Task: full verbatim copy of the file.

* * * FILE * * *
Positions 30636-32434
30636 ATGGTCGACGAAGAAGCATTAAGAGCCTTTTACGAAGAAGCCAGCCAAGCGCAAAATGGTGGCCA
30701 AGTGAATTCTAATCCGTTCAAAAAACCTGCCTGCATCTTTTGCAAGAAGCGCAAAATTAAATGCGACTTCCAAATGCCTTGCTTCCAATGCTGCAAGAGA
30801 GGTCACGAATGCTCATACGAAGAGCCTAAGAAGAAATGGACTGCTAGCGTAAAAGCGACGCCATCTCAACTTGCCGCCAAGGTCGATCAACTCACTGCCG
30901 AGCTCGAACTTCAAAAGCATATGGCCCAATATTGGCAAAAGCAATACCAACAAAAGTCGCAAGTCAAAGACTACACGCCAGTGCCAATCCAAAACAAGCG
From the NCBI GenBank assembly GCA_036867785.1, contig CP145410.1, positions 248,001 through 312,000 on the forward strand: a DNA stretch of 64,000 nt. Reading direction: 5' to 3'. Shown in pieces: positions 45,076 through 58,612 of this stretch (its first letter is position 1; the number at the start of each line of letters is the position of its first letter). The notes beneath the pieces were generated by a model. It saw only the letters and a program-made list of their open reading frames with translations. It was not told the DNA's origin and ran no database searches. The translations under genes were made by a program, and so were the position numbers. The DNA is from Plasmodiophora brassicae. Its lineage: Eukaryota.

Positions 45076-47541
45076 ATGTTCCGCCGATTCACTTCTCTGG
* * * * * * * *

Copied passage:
Positions 30636-32434
30636 ATGGTCGACGAAGAAGCATTAAGAGCCTTTTACGAAGAAGCCAGCCAAGCGCAAAATGGTGGCCA
30701 AGTGAATTCTAATCCGTTCAAAAAACCTGCCTGCATCTTTTGCAAGAAGCGCAAAATTAAATGCGACTTCCAAATGCCTTGCTTCCAATGCTGCAAGAGA
30801 GGTCACGAATGCTCATACGAAGAGCCTAAGAAGAAATGGACTGCTAGCGTAAAAGCGACGCCATCTCAACTTGCCGCCAAGGTCGATCAACTCACTGCCG
30901 AGCTCGAACTTCAAAAGCATATGGCCCAATATTGGCAAAAGCAATACCAACAAAAGTCGCAAGTCAAAGACTACACGCCAGTGCCAATCCAAAACAAGCG
From the NCBI GenBank assembly GCA_036867785.1, contig CP145410.1, positions 248,001 through 312,000 on the forward strand: a DNA stretch of 64,000 nt. Reading direction: 5' to 3'. Shown in pieces: positions 45,076 through 58,612 of this stretch (its first letter is position 1; the number at the start of each line of letters is the position of its first letter). The notes beneath the pieces were generated by a model. It saw only the letters and a program-made list of their open reading frames with translations. It was not told the DNA's origin and ran no database searches. The translations under genes were made by a program, and so were the position numbers. The DNA is from Plasmodiophora brassicae. Its lineage: Eukaryota.

Positions 45076-47541
45076 ATGTTCCGCCGATTCACTTCTCTGG